Sleep No More

by David Gillespie & Colin Wakefield; dir Helen Moscrop
Priory Theatre, Kenilworth
24 October – 3 November 2012

Sleep No More is an appropriately spooky ghost story for Halloween week. It is set in a theatre about to re-open after 60 years with a production of the same play, in which a child died, that got it closed down in the first place. The story progresses through the rehearsal period – with constant dire warnings that the play is cursed from director Micky’s father, who was involved in the previous, tragic production. It isn’t long before we are introduced to the ghost of the dead child, Eva. What takes a little longer is the revelation of the story of what happened last time, allowing the audience to piece it together bit by bit.

All set on a suitably bare set, representing the stage during rehearsals, the lighting altered to a low blue during the ghost scenes, setting an ethereal quality to those scenes. The difficulty with this were those scenes where the ghost is present in the background, which were normally lit. A difficult problem not surmounted, but as we all knew who the characters were by this time, not so important. Generally, the typically unreal atmosphere of a ghost story was well maintained – not quite the advertised ‘terrifying’, but probably better for it.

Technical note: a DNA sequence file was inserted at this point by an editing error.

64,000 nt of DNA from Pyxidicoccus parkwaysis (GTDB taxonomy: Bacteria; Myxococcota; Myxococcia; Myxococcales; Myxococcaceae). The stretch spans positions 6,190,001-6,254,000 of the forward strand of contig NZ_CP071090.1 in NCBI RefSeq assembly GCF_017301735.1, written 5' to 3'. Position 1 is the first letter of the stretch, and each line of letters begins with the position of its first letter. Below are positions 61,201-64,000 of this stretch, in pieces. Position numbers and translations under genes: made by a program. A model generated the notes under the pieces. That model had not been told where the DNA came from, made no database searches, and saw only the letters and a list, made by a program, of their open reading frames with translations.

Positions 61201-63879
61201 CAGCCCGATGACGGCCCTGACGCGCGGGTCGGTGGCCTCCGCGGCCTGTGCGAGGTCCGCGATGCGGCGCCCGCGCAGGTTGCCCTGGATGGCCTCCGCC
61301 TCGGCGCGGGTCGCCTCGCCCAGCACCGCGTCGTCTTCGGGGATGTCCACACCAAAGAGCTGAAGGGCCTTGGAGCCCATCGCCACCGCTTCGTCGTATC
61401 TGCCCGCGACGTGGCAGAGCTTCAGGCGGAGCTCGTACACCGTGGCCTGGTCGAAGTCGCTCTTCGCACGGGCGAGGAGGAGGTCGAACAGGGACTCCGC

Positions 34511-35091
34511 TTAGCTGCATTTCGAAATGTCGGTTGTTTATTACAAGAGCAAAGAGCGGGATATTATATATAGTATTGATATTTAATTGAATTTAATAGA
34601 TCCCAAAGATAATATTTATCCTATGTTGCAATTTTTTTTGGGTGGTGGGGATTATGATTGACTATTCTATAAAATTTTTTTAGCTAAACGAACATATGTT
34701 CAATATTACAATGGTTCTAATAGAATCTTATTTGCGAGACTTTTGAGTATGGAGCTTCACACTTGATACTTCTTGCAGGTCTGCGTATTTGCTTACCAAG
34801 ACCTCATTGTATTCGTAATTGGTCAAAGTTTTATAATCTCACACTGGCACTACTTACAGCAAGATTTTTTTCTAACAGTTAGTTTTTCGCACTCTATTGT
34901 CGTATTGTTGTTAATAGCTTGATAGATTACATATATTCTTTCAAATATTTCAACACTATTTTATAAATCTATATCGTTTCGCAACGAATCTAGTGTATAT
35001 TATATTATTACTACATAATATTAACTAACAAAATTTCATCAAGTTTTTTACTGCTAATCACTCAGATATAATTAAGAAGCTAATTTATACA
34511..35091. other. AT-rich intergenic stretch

There were some very good performances from the cast. It was sometimes a little hidden, as they were playing a cast going from first exploration of a play to the finished article, and there was a definite and clear improvement in the performances in this play-within-a-play over the course of its development. I was particularly impressed with Ashleigh Dickinson, giving a very natural performance as Sal, the stage manager and first-time actor, and with David Eardley as director and theatre owner, Micky. The two children in the play were a surprise; Alex Morris as ghostly Eva and Sam Brown as ten-year-old Ben were excellent for their ages and performed and delivered lines much more convincingly and naturally than children of this age usually do. But that’s the pick of a generally good cast.

Altogether an enjoyable evening, leaving just that disturbing quality you expect from a ghost story. The appropriateness of the scheduling and some excellent performances improve its rating. Well done.

Millicent Short

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